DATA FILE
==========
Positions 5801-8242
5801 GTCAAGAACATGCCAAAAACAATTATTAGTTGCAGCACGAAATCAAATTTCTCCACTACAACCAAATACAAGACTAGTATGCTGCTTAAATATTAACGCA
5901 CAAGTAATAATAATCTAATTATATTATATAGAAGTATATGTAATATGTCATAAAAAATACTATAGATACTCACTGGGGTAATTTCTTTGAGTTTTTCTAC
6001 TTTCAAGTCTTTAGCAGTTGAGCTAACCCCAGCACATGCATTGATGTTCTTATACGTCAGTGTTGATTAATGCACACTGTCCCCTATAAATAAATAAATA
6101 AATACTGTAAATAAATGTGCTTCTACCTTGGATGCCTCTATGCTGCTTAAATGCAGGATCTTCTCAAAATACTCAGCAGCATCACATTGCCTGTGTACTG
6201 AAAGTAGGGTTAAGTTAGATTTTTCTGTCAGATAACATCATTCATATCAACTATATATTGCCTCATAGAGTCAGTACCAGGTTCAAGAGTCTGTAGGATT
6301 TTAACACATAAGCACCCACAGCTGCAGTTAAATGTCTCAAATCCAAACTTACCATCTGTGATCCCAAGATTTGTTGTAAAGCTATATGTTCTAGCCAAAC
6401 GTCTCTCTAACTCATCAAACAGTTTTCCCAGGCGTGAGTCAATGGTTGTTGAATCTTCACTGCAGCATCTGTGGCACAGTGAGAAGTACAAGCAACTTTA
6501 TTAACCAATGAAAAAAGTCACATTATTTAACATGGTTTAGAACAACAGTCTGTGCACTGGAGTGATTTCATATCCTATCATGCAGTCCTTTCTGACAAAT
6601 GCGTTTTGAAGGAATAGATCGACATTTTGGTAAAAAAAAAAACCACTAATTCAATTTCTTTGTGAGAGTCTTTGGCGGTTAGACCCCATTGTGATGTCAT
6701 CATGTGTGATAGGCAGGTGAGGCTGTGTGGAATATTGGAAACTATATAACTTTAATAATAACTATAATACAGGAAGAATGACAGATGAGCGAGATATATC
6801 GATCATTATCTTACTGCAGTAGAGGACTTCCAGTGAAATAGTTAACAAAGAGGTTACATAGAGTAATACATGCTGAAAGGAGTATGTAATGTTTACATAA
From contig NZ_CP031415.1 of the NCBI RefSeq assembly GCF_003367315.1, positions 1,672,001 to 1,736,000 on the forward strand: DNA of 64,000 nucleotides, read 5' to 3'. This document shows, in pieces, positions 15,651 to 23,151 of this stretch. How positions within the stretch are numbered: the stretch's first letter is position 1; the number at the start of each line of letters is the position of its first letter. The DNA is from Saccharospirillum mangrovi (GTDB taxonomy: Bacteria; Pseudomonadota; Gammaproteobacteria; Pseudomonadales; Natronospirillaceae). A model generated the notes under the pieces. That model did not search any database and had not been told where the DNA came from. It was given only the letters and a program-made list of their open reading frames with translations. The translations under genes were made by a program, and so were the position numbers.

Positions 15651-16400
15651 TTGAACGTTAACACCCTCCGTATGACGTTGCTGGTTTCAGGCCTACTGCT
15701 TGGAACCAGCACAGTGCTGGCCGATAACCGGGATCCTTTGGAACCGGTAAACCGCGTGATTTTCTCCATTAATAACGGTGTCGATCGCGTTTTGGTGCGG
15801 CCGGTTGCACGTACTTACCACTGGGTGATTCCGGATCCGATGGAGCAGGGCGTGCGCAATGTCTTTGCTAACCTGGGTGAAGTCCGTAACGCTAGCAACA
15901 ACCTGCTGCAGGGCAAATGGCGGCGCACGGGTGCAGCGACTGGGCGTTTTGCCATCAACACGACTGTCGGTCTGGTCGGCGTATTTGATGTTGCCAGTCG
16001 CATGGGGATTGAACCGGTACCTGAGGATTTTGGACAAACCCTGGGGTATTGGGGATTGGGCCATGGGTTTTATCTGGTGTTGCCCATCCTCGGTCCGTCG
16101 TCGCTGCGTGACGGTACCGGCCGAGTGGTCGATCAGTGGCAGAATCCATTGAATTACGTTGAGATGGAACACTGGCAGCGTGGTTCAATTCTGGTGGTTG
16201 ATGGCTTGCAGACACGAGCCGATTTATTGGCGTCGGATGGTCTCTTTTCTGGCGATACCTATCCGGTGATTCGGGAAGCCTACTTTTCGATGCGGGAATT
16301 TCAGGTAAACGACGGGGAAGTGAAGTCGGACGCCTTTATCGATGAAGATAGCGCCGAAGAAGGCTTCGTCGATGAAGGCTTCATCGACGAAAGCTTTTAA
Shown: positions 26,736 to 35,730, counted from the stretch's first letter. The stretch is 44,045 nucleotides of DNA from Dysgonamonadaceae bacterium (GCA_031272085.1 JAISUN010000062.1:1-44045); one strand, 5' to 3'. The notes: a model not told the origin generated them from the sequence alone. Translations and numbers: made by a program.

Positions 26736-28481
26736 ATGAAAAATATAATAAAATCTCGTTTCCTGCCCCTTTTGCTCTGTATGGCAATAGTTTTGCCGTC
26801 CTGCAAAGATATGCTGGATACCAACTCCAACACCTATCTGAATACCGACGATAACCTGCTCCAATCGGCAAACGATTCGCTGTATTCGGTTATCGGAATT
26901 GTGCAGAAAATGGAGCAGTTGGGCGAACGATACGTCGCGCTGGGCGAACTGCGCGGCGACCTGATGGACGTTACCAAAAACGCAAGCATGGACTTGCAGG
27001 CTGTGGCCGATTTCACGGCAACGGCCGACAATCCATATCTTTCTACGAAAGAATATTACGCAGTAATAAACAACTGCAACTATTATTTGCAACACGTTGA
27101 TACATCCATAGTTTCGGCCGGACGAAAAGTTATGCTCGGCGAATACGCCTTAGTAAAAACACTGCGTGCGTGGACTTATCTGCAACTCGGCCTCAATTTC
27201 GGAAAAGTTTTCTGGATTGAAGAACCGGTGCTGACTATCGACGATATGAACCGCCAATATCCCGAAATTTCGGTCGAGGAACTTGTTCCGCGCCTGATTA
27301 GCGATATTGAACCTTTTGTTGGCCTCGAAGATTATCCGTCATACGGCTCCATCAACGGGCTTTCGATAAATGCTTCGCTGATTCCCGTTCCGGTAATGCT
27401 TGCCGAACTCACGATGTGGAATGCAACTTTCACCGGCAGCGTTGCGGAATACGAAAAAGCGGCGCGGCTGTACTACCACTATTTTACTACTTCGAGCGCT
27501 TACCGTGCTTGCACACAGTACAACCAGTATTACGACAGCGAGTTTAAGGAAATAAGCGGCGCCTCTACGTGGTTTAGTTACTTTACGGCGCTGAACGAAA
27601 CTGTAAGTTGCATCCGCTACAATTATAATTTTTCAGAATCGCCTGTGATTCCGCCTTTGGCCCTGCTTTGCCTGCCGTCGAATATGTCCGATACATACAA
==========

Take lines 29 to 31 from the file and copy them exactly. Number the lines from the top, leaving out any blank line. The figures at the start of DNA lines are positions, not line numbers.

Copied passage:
27101 TACATCCATAGTTTCGGCCGGACGAAAAGTTATGCTCGGCGAATACGCCTTAGTAAAAACACTGCGTGCGTGGACTTATCTGCAACTCGGCCTCAATTTC
27201 GGAAAAGTTTTCTGGATTGAAGAACCGGTGCTGACTATCGACGATATGAACCGCCAATATCCCGAAATTTCGGTCGAGGAACTTGTTCCGCGCCTGATTA
27301 GCGATATTGAACCTTTTGTTGGCCTCGAAGATTATCCGTCATACGGCTCCATCAACGGGCTTTCGATAAATGCTTCGCTGATTCCCGTTCCGGTAATGCT